In support of his contention that the question of contributory negligence was one of fact for the jury, the respondent relies particularly upon Howell v. San Joaquin L. & P. Corp., 87 Cal.App. 44, 261 P. 1107, and Fairbairn v. American River Elec. Co., 179 Cal. 157, 175 P. 637. In the first of these cases a man was electrocuted while working in a field apparently because an iron pipe he was handling came in contact with a power wire. There were no eyewitnesses to the tragedy, there was nothing to show he had intentionally brought the pipe into close proximity with the wires and the court, after pointing out that the pipe could have been blown against the wire without fault on his part, held that, under the circumstances, the question of whether or not he had used due care was one of fact. In the other case parties in charge of moving a hay derrick under a power wire along a public road had taken a considerable amount of precaution by removing the rear wheels in order to lower the boom and in going ahead some distance and looking back to see whether the boom was low enough to pass under the wires. While they erred in their judgment, the court held that whether or not the precaution taken was reasonable under the circumstances was a question of fact.

In many cases, for example those where the injured party was engaged in work upon a roof in close proximity to power wires and where he came into contact with them accidentally or through momentary forgetfulness of their presence, it has been held that the question of whether or not he met the standard of ordinary prudence is one of fact. Such cases are not very helpful in measuring the conduct of one who voluntarily touches a power wire or an iron or steel object which is touching a power wire. There is a marked difference between accidentally touching such a dangerous instrumentality while working near it and intentionally and unnecessarily placing oneself in contact therewith, or in a position where such contact is likely to occur.

In the case before us, the respondent voluntarily grasped this steel cable and attempted to pull on it when he knew that the boom from which it was suspended was then in actual contact with a power wire, that there had just been a contact between the cable and a live wire, and that, at best, the swivel pulley to which the cable was connected was but a couple of inches from that wire. The foreman was near and there was no occasion for him to take charge of removing the derrick from the wire, no one was in danger who needed help, his action was not required by his employment and he had been particularly warned not to do that very thing. Not only is it to be presumed that he had such a knowledge of the inherent danger in such wires as is possessed by all persons of ordinary intelligence and common experience, but his own testimony shows that he had worked where electricity was used and that he fully realized the danger that was to be expected. He testified that he knew that the “burning” of the cable and the grass was caused by electricity, that this could come only from the wires, and that he knew it could come only through some contact between the derrick and the wires.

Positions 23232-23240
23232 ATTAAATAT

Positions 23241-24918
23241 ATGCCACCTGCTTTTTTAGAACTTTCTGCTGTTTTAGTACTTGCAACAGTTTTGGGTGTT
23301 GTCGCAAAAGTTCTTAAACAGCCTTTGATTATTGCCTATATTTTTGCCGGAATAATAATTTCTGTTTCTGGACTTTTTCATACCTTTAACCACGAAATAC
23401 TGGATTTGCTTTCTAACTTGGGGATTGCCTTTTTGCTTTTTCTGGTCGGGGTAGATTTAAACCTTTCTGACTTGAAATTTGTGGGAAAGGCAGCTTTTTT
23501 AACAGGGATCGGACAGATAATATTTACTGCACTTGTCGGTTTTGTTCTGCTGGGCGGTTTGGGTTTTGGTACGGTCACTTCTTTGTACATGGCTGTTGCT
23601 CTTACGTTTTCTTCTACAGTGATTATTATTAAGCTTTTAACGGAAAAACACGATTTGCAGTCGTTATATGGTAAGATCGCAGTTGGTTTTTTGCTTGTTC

Nor do we think a different situation is presented if visible “burning” had ceased. He knew that the cable had just been charged with electricity and that some part of the derrick was still touching the wire. If contact had been broken by a slight turning of the pulley on its swivel, it could be re–established by another turning which respondent must have known would probably follow, and which he now admits would “necessarily” follow, a pull on the cable. In any view of the evidence, the situation was extremely dangerous. That the respondent realized the danger is shown by his testimony that his purpose was to pull the boom farther away from the wire so that it would be safe to attach the horse to the derrick and pull it back. Ordinary prudence, under these circumstances, called for the exercise of great care to make sure that contact with the cable had in fact been broken and, if it had, to keep it from being re–established.

After realizing the danger which was present, and after a warning which he thoroughly understood, the respondent voluntarily left a place of safety and placed himself in danger. Even if the pulley was not touching the wire, he saw that the boom was touching it, and without taking any precaution as to other possible or probable sources of contact, or as to the turning of the pulley, he grasped the cable. In thus unnecessarily exposing himself to danger he took chances which no reasonable man should take under the conditions there existing and in the face of ample visual and verbal warning.

In our opinion, it cannot be said that reasonable and impartial men might differ as to whether or not the respondent used ordinary care when he voluntarily grasped this cable under these circumstances. Every case must be decided upon its own facts, but where contributory negligence so clearly appears as it does here, a plain duty rests upon the courts, regardless of a natural reluctance to set aside the verdict of a jury.

For the reasons given, the judgment is reversed.

BARNARD, Presiding Justice.

We concur: MARKS, J.; JENNINGS, J.